• Widespread commercialisation of care over the past few decades has entailed that the family physician is a dying breed in India today. And it would be of little surprise to learn that this has a sizeable role in impairing the doctor-patient relationship, manifesting popularly through violence against healthcare providers because there is no trust between the patient and the doctor – a sign of impersonal healthcare.
  • (but it is to be noted that violence against healthcare providers is not solely because of impersonal healthcare but also because in a setting of overcrowded public hospitals, and profiteering healthcare enterprises, where the patient-physician interaction is largely fleeting and transactional, mistrust in the healthcare provider and its gruesome implications are not difficult to anticipate.)

In this context, the advantages of small clinics:

  • Studies have demonstrated that healthcare received in small clinics scores higher in terms of patient satisfaction than that received in larger institutions.
  • This increased satisfaction manifests as better compliance with the treatment regimen and regular follow-ups, culminating in improved clinical outcomes.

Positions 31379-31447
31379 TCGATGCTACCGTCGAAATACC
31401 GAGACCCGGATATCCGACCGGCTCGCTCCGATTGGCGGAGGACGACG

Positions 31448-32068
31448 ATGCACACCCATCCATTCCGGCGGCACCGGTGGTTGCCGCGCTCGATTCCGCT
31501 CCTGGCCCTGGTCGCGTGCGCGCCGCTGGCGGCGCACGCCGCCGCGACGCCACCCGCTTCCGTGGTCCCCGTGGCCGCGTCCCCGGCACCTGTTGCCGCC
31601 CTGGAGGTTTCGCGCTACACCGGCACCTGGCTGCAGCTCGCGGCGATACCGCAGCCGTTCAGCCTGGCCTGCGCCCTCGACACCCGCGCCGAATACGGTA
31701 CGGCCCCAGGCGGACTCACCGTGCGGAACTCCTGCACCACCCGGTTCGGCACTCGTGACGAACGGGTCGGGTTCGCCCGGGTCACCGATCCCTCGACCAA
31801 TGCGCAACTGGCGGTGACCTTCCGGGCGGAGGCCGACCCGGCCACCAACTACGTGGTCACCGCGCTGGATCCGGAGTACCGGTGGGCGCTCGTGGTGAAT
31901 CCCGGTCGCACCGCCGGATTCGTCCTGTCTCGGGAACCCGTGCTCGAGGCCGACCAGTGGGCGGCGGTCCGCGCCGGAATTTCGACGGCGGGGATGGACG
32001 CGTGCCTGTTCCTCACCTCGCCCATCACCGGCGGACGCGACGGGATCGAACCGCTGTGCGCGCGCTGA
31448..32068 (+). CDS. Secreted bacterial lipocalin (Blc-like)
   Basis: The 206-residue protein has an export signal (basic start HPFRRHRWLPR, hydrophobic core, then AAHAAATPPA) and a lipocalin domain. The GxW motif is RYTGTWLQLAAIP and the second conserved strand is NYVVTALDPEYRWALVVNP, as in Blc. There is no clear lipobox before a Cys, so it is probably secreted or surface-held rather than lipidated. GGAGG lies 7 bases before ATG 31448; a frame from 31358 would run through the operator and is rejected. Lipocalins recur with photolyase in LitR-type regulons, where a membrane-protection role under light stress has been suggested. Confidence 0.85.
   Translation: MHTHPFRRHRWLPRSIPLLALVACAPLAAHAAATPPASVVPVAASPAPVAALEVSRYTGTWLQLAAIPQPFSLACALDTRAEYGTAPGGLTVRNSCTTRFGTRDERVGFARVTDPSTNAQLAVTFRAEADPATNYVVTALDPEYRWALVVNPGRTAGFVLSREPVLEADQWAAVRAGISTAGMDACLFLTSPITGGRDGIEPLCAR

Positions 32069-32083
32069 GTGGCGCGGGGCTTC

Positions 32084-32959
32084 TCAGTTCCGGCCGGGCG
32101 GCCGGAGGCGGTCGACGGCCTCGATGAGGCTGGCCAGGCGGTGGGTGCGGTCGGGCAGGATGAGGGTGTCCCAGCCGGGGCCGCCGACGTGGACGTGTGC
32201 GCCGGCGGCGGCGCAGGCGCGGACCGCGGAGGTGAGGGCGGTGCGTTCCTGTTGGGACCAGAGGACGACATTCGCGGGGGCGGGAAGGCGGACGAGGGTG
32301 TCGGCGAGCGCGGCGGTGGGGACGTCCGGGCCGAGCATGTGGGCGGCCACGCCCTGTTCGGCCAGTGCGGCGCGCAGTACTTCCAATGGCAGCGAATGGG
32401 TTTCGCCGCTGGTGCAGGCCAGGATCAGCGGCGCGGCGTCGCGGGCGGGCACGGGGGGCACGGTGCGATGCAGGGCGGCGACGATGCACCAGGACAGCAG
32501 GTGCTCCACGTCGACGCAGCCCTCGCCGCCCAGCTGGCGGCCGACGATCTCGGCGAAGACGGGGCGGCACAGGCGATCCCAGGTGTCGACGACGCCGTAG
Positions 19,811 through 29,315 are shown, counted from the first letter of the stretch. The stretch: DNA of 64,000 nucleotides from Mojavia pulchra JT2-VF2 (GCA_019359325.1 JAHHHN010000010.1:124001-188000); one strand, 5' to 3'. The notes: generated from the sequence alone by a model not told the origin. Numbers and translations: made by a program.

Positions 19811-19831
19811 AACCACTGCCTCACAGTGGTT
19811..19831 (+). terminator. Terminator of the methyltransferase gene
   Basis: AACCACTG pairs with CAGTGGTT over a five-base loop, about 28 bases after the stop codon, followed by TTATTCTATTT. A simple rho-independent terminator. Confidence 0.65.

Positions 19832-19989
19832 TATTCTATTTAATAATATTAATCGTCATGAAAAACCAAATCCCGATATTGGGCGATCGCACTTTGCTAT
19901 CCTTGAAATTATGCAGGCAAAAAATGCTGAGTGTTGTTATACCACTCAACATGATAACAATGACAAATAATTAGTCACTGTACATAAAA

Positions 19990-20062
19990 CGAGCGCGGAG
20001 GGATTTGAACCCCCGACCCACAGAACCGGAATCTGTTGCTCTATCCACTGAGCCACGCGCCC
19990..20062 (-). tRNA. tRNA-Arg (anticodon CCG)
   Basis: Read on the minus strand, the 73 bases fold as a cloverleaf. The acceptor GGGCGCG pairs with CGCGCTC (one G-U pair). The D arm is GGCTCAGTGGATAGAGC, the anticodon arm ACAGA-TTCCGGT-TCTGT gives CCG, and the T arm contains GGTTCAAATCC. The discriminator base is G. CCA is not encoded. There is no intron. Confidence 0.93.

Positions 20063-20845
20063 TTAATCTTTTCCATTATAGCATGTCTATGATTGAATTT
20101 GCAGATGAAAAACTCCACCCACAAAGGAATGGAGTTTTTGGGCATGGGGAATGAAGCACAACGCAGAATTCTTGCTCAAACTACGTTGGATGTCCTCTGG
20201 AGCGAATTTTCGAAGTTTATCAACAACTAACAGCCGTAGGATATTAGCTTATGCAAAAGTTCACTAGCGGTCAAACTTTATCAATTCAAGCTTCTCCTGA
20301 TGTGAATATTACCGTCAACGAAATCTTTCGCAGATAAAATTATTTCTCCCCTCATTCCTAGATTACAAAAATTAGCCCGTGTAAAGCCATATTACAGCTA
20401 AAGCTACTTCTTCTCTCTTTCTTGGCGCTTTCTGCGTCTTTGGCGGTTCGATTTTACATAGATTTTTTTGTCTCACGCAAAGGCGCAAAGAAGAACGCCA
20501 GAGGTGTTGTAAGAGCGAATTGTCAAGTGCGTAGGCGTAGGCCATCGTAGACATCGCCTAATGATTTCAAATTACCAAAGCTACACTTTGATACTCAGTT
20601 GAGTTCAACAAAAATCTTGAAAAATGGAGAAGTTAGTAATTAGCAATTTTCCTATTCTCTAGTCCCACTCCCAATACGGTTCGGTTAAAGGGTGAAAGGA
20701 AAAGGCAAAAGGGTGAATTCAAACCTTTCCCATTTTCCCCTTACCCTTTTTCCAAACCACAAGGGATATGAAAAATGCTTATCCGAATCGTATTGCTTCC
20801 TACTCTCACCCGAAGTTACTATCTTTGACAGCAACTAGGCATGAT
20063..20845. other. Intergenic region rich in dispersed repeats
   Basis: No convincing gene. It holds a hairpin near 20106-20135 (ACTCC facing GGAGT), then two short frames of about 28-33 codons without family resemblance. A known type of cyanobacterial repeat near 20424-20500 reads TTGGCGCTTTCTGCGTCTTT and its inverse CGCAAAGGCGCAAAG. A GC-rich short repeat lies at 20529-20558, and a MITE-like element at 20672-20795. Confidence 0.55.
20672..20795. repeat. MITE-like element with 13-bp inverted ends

• Kelley JM et al, in a systematic review and meta-analysis of randomised controlled trials, have established that patient-clinician relationship has a statistically significant effect on healthcare outcomes. Indeed, disregard for this aspect in health services design is bound to entail a sizeable cost to the health system.
  • The doctor patient relationship looks non-urgent in front of more pressing concerns in healthcare related to funds and manpower. As a result of which doctor-patient relationship considerations are largely neglected and not reflected in policy making discourse.
  • Time and again, however, this omission has surfaced in the performance of health systems worldwide. As India looks forward to a long-term healthcare plan, neglecting this consideration could be of sizeable consequence.

Way ahead:

  • The plan needs to be revisited to ensure that healthcare clinics delivering patient care don’t transform into veritable supermarket stores marketing medical services any further.


No. 2.


There is another article titled ‘Holding Mirror to our face’. The following are the highlights of the article:


  • The article says that The HDI rankings show that India’s demographic dividend is morphing into a nightmare
  • Malnutrition is rife, children continue to drop out of school in alarming numbers every year and millions of untrained young people enter the workforce unfit for anything more than manual labour of the hardest kind. So in a brake-less hurtle, India’s potential demographic dividend is morphing into a nightmare.
  • All this is best captured in the UN’s Human Development Index (HDI) rankings where India is a lowly 129th out of 189 countries. China, by contrast, occupies the 85th spot and Sri Lanka an even better 71st position.

Way forward:

  • We must focus on building more modern schools and universities that will open its children’s minds, make them more tolerant and respectful of one another, and helping them hold their own in the competitive globalised world of tomorrow.

Leave a Reply

Your email address will not be published. Required fields are marked *